Kent Berry and Chadwick Breedlove had been recruited to launch a coffeehouse across the street from Church Studio. They loved the idea, but they were apprehensive about banking their futures on coffee alone.

“I’ve known Teresa Knox, who owns Church Studio, for about eight years, and she has been active in renovating this part of the Pearl District called Studio Row,” Berry said. “She said she wanted a coffee shop where people could hang out, and if musicians were recording across the street, a place they could hang out, too.

“We figured coffee itself wouldn’t support this business, so we worked on hybrid concepts.”

What they did was add a full bar; Breedlove had been a bartender for 24 years. Then Breedlove started working on developing a menu and getting a full kitchen up and running. Together, they worked on the ambience of their cozy space, rooted in local music in general and Leon Russell in particular.

The four-pronged plan — coffee, alcohol, food, ambience — all came together recently when the full menu was launched.

“I had taken some culinary classes, but I never had worked in a professional kitchen,” Breedlove said. “I practiced a lot at home and cook it all from scratch. It seems to be going over pretty well.”

It went over well with our group of seven when we stopped by recently for a Sunday brunch. The Coffee Blues serves breakfast and lunch Monday-Friday and brunch Saturday-Sunday.

Several people at our table ordered the Bluebird Hash ($10), and each went away happy. The mix of potatoes, eggs, sausage, grilled onions and bell peppers were topped with cheddar cheese, pico de gallo and the restaurant’s signature Dammit Janet sauce, a smooth poblano cream sauce.

Jalapenos may be added on request. A grandson made the request, and he said the jalapenos tasted fresh and were mild and full of flavor, a worthwhile addition to the dish.

As popular as the Bluebird Hash was, I leaned toward my order of coconut cream-stuffed French toast. Thick challah bread had a sizable filling of coconut cream cheese and was topped with powdered sugar, coconut, strawberries and bruleed bananas. Maple syrup came on the side.

I’m usually not big on raw or roasted coconut. I think it’s the texture that bothers me, but this dish had a light sprinkling and the coconut was tender and didn’t take anything away from the overall flavor.

One person ordered the S.O.S. ($6). Unless things have changed a whole lot, Army folks going back many decades know what that stands for. In this case, it was Texas toast topped with house-made sausage gravy, and it was delicious.

Most of the brunch entrees we had were served sizzling in cast-iron skillets on wood platters.

A couple of people shared the Bottle O’ Bubbles & Juice ($12), which turned out to be a bargain. Our server and bartender, Natalie, brought a bottle of Elysee sparkling wine from France (not expensive sparkling wine but not the least expensive, either), containers of orange juice and two empty glasses. She poured the first glasses to give an indication of the juice-wine ratio, and the remainder was left to us.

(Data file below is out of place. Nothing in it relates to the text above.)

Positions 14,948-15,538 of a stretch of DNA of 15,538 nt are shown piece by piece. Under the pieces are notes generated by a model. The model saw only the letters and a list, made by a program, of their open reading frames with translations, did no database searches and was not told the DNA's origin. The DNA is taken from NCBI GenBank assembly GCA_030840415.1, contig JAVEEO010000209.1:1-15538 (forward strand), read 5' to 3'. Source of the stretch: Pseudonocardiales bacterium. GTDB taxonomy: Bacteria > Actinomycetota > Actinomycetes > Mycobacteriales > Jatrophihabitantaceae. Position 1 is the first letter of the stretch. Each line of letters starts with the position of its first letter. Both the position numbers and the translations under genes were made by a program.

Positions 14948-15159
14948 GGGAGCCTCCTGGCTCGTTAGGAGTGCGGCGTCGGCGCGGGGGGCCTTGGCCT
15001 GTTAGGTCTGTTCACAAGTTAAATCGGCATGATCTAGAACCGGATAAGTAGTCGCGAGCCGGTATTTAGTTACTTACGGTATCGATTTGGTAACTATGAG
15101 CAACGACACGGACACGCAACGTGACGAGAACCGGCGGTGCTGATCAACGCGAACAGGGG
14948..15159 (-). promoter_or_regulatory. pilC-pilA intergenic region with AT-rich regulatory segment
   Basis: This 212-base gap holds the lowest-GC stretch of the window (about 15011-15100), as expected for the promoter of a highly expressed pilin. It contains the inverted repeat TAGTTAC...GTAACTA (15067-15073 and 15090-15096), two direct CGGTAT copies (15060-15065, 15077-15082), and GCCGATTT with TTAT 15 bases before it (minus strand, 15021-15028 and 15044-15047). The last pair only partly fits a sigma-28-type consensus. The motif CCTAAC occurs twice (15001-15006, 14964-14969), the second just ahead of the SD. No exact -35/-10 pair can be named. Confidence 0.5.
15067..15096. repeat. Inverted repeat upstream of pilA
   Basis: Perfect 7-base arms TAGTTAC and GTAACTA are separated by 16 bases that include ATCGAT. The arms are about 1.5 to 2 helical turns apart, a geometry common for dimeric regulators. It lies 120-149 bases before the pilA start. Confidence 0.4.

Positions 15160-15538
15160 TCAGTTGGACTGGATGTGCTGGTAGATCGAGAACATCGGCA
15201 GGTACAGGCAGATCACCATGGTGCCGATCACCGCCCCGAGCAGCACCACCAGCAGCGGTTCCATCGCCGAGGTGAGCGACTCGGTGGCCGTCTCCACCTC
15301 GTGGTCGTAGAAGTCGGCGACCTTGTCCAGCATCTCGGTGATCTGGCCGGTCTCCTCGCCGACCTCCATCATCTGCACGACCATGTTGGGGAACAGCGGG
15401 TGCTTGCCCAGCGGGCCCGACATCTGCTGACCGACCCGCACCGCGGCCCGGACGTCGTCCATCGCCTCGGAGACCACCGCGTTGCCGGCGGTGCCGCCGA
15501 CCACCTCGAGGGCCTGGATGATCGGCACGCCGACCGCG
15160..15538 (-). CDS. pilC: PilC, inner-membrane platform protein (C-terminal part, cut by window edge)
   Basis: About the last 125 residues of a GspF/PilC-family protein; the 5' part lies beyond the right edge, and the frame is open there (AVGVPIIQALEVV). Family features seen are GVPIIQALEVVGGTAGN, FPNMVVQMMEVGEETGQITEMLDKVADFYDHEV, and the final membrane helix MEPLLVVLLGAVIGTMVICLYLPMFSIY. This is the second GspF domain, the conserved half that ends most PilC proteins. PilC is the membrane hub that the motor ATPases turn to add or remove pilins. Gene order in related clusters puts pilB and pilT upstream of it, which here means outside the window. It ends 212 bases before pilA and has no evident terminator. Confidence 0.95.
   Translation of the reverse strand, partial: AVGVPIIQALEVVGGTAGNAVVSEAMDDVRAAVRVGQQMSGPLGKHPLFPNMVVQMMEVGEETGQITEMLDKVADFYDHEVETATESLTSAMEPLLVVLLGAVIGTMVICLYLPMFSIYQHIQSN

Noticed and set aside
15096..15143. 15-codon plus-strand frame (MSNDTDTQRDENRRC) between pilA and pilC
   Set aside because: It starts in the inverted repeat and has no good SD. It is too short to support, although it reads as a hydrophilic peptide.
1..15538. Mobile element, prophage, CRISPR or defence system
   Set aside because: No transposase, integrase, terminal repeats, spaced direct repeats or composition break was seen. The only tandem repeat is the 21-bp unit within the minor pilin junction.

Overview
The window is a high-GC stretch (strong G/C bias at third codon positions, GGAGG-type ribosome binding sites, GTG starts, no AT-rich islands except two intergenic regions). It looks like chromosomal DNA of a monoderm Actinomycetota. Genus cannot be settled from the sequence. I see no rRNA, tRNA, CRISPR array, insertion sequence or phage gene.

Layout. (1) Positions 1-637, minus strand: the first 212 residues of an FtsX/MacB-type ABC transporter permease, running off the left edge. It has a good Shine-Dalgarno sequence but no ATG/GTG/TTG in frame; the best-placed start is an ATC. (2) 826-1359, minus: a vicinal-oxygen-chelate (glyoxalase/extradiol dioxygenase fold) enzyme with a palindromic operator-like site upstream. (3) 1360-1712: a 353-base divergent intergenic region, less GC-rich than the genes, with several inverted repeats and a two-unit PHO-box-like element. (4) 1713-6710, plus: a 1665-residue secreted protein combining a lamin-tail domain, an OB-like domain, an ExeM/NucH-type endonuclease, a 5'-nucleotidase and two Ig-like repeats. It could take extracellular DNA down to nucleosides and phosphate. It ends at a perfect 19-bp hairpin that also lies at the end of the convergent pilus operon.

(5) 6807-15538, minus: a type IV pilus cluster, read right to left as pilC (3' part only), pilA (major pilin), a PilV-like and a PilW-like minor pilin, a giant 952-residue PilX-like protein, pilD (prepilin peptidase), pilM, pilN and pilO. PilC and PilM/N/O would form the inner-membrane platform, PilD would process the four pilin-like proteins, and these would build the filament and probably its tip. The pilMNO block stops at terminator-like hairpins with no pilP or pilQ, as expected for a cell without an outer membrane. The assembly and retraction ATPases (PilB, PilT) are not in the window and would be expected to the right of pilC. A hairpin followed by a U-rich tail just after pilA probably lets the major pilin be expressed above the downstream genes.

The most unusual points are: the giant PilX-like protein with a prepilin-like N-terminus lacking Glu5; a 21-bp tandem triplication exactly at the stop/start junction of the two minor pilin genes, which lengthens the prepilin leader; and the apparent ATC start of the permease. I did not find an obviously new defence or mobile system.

In addition to its line of coffee drinks, cocktails also are a specialty at The Coffee Blues. I can vouch for the refreshing CBCS (vodka, muddled fruit, organic triple sec and Sprite) and the Rusty Kentucky (Maker’s Mark bourbon, Canton ginger liqueur, mint-infused simple syrup and pineapple juice).

“We make all of our mixes, juices, pico and sauces ourselves,” Breedlove said. “We also use as many natural products that we can.”

The dining room seats about 50. A dog-friendly back patio space will seat an additional 20 when it opens in a few weeks. The Coffee Blues has street parking in front and a lot in back.

Walls are decorated mostly with Russell memorabilia. Most impressive is a large painting of Russell by local artist Chris Mantle. A concert poster caught my eye. Russell headlined a summer show at the Tulsa Fairgrounds Racetrack that included Freddie King, JJ Cale and Willis Ramsey (he went by his full name, including his middle name, Alan, which inexplicably was omitted). It didn’t show what year it was, but tickets were $4.50 in advance and $5.50 at the gate. Can you imagine?

“Chad and I are not bar people, so we tried to create a place where we would like to hang out ourselves,” Berry said. “There are no TVs for a reason. Just come in and enjoy the music and have some food, a cocktail or coffee and conversation with friends.”

Scott Cherry


Twitter: @ScottCherryTW

Scene Writer

Scott is in his second tour of duty with the Tulsa World. He was a sports writer during his first stop. Since returning to the World in 1992, he has been the food writer and now restaurant critic and wine columnist. Phone: 918-581-8463